6. Websites Are Easier and More Reliable to Update

Most mobile apps update automatically. But in the event that they don't for some reason — like broken permissions settings on the device or — users could end up with apps that have performance or security issues because the app developers can't push out updates.

Developers don't need to worry about lack of updates with websites. Because site content is hosted on servers they control, they can push out updates whenever they want, without worrying about what's happening on users' devices. All website users get an up-to-date experience, which is not always the case for apps.

7. Websites Use Less Storage Space

Apart from any data that they cache in the browser, websites don't take up any space on users' devices. You can't say the same for apps, which can easily annoy users by sucking up the limited storage capacity of their phones and tablets.

As a result, developers need to work harder when building apps to manage persistent storage in an efficient way. With websites, storage management is simply simpler.

Mobile Apps vs. Websites: Just Say No

I'll make a confession: I was inspired to write this article when a website I visit frequently — which hosts "all the news that's fit to print" — began nagging me to download its app instead of viewing content through its website. That got me thinking about how much better the world would be if developers weren't constantly trying to foist apps upon users when websites can get the job done just as well.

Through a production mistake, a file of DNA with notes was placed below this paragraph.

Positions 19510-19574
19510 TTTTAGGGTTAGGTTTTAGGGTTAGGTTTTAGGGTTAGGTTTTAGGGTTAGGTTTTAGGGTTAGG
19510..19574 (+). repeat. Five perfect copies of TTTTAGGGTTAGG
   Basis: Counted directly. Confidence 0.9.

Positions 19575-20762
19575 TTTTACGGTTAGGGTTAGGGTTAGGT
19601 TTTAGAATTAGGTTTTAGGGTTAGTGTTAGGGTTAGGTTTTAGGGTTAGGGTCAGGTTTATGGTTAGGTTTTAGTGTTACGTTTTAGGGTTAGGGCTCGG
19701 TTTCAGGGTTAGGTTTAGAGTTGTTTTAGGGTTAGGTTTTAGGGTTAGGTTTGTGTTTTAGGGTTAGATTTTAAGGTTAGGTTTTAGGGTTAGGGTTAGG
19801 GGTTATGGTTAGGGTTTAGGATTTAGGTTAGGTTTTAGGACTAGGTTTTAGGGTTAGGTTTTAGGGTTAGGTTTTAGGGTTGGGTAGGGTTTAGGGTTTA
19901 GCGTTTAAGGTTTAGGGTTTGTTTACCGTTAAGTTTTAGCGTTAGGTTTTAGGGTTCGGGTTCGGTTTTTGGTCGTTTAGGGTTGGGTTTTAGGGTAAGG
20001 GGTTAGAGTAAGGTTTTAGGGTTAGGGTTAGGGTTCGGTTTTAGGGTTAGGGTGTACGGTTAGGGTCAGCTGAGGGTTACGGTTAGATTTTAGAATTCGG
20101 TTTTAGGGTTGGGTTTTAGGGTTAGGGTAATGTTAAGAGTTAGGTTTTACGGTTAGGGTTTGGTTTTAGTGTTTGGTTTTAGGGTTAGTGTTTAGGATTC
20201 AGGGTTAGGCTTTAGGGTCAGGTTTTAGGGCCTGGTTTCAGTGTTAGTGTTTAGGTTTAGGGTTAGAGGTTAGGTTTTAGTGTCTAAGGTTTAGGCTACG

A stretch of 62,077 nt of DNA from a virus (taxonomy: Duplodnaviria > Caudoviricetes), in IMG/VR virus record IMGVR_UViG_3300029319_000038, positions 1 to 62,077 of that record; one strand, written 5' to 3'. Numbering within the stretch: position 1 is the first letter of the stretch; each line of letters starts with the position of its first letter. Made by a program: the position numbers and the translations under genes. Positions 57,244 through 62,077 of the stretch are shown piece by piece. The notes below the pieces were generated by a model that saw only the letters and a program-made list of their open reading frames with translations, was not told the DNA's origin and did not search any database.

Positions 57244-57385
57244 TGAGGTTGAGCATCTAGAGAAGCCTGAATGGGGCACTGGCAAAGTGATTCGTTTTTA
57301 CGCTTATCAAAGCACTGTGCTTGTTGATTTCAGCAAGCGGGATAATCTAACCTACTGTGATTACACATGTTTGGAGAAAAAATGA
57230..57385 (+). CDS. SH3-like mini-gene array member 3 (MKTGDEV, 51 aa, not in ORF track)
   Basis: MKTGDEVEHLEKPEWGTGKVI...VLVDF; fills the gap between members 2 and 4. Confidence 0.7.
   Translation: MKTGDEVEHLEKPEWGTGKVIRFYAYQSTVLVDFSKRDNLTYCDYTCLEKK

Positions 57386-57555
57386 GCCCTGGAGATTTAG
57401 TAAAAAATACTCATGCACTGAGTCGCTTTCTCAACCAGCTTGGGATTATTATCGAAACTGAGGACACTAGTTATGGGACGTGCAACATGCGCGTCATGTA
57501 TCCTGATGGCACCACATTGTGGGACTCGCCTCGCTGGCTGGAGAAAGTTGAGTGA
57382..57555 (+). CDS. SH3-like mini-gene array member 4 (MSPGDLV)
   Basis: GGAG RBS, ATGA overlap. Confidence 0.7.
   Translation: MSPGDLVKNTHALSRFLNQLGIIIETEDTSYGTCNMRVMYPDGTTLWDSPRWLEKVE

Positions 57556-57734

Then I realized that, in many cases, it's probably not the developers themselves who are trying to coerce users into downloading apps. It's their bosses, who want customers to download apps because it gives businesses more control over customers and the customer experience — not to mention lots of opportunities to collect data.

So, if you're a developer who, like me, resents pressure to download a company's mobile app when its website works just fine, use the tips above to push back against pressure from the higher-ups to appify your organization's website. Tell them that running an app is just not a technically sound idea, no matter how great it sounds for the business.

About the Author(s)

Christopher Tozzi

Technology analyst, Fixate.IO

Christopher Tozzi is a technology analyst with subject matter expertise in cloud computing, application development, open source software, virtualization, containers and more. He also lectures at a major university in the Albany, New York, area. His book, “For Fun and Profit: A History of the Free and Open Source Software Revolution,” was published by MIT Press.